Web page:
Federal court's pro-sanctuary cities decision can cripple enforcement
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At the end of August, a federal district court in Texas ruled against that state, halting an immigration enforcement law shortly before it was to go into effect.

The court issued a preliminary (temporary) injunction to halt the implementation of five allegedly unconstitutional provisions in Texas’ anti-sanctuary city law, Senate Bill 4 (SB 4), including one that would require law enforcement agencies in Texas to “comply with, honor, and fulfill” any immigration detainer issued by U.S. Immigration and Customs Enforcement (ICE).

This means that the court found a substantial likelihood that the plaintiffs (in this case, the parties opposing the state of Texas) will succeed in establishing that those provisions are unconstitutional when a decision is rendered on the merits of the case.

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If the decision on ICE detainers is correct, which seems to be the case, it could cripple ICE’s ability to prevent removable criminal aliens from absconding when they are released from custody by state and local law enforcement agencies.

Detainers ask the state or local law enforcement agency that is detaining a removable alien to (1) notify DHS as early as practicable before the suspected removable immigrant is scheduled to be released from criminal custody; and (2) maintain custody of the subject for up to 48 hours beyond the time he would otherwise have been released so that DHS can assume custody of him.

The decision’s rationale.

ICE has authority to detain someone on probable cause to believe that the person is a deportable alien, but state and local police only have authority to detain someone on the basis of probable cause to believe that the person has committed a crime.

If the police want to hold an alien beyond his release date, they have to make a new probable cause determination or the new detention period will violate the alien’s constitutional rights under the Fourth Amendment.

The justification for the original detention no longer applies, and they cannot start a new detention period on the basis of the detainer. It only relates to probable cause that the alien is deportable.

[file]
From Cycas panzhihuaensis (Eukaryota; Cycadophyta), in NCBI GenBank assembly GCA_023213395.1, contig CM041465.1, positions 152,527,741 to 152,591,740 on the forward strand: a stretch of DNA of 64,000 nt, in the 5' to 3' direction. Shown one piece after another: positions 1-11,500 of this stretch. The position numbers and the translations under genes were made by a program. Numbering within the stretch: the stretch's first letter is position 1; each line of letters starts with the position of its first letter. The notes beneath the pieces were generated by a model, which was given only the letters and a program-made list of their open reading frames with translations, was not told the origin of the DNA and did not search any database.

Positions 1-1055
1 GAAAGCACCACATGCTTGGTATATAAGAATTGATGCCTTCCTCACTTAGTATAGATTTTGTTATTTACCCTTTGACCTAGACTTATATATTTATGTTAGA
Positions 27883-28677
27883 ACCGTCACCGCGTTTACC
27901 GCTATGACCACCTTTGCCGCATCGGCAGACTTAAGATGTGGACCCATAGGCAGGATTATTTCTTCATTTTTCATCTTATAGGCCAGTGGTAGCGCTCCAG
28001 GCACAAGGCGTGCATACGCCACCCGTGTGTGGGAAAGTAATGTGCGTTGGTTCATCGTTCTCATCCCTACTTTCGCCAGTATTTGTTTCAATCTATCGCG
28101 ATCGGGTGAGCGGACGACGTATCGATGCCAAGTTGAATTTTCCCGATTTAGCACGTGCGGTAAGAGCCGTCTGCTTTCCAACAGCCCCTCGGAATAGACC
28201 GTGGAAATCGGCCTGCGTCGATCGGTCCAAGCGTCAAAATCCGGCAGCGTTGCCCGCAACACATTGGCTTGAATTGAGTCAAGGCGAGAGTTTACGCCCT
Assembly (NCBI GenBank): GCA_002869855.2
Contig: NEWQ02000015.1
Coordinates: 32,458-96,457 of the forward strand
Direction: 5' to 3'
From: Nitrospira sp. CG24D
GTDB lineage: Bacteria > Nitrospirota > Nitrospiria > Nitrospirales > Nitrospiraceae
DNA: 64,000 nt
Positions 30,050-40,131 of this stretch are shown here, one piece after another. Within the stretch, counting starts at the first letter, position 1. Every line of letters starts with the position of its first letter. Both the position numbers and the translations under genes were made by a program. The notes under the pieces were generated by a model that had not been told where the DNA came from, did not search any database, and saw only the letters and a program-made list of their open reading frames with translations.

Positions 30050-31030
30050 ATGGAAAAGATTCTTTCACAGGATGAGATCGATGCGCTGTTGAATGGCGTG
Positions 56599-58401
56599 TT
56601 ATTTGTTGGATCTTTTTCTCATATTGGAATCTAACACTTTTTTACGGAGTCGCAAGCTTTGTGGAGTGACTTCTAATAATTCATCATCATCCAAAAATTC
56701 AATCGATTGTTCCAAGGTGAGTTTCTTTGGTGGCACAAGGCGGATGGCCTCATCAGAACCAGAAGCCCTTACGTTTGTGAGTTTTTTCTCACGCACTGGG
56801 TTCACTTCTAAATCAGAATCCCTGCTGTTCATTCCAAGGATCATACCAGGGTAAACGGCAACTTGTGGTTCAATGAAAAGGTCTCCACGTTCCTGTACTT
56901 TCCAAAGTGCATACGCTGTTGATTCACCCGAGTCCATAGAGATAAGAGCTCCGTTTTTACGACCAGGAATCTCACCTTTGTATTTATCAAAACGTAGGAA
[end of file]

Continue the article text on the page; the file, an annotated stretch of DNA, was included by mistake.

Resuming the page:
The detainer, DHS Form I-247A, states that a determination has been made that probable cause exists to believe that someone in the custody of a state or local law enforcement agency is a removable alien on the basis of one of the following grounds:

  1. A final order of removal;
  2. The pendency of ongoing removal proceedings against the alien;
  3. Biometric confirmation of the alien’s identity and a records match in the federal database which affirmatively indicates that the alien lacks lawful status or, notwithstanding such status, is removable under U.S. immigration law; or
  4. Statements made voluntarily by the alien to an ICE immigration officer or some other reliable evidence that the alien either lacks lawful status or, notwithstanding such status, is removable under U.S. immigration law.

Also, probable cause determinations have to be based on the facts specific to the subject facing detention, which is not possible under SB 4’s detainer provision. It makes compliance with detainers mandatory, regardless of the circumstances.

Consequences.

If court’s preliminary finding on the detainer provision is finalized when a decision is rendered on the merits of the case, it will prevent SB 4 from protecting Texans from the release of dangerous alien criminals, which was the primary reason for enacting SB 4.

When Texas Governor Greg Abbott signed SB 4 into law, he said that denying detainer requests can have deadly consequences.  This is illustrated by the case of Kate Steinle, who was shot dead by a criminal alien while she was walking with her father on a busy pier in San Francisco.  

The alien was a repeat felon who had been deported five times, but the police department that had been holding him released him in disregard of a detainer request because San Francisco is a sanctuary city that does not honor detainer requests.

Preventing the use of detainers could have unintended consequences. If other federal courts agree with the decision’s disposition of the detainer issue; state and local police in every part of the country may have to stop honoring detainer requests, and ICE could use the time that would have been spent following up on detainers to go after noncriminal aliens.

ICE can encourage state and local police departments to participate in the federal 287(g) Program, which allows participants to enter into a partnership with ICE on the basis of a Memorandum of Agreement (MOA). They would receive training on immigration enforcement and delegated immigration authority, which includes the option of being able to detain aliens on the basis of detainers.

But ICE does not have the resources to train and supervise police in all of the state and local law enforcement agencies in the country.  

The only solution is for Congress to grant state and local police the authority to detain aliens on the basis of an ICE detainer.

Nolan Rappaport was detailed to the House Judiciary Committee as an executive branch immigration law expert for three years; he subsequently served as an immigration counsel for the Subcommittee on Immigration, Border Security and Claims for four years. Prior to working on the Judiciary Committee, he wrote decisions for the Board of Immigration Appeals for 20 years.


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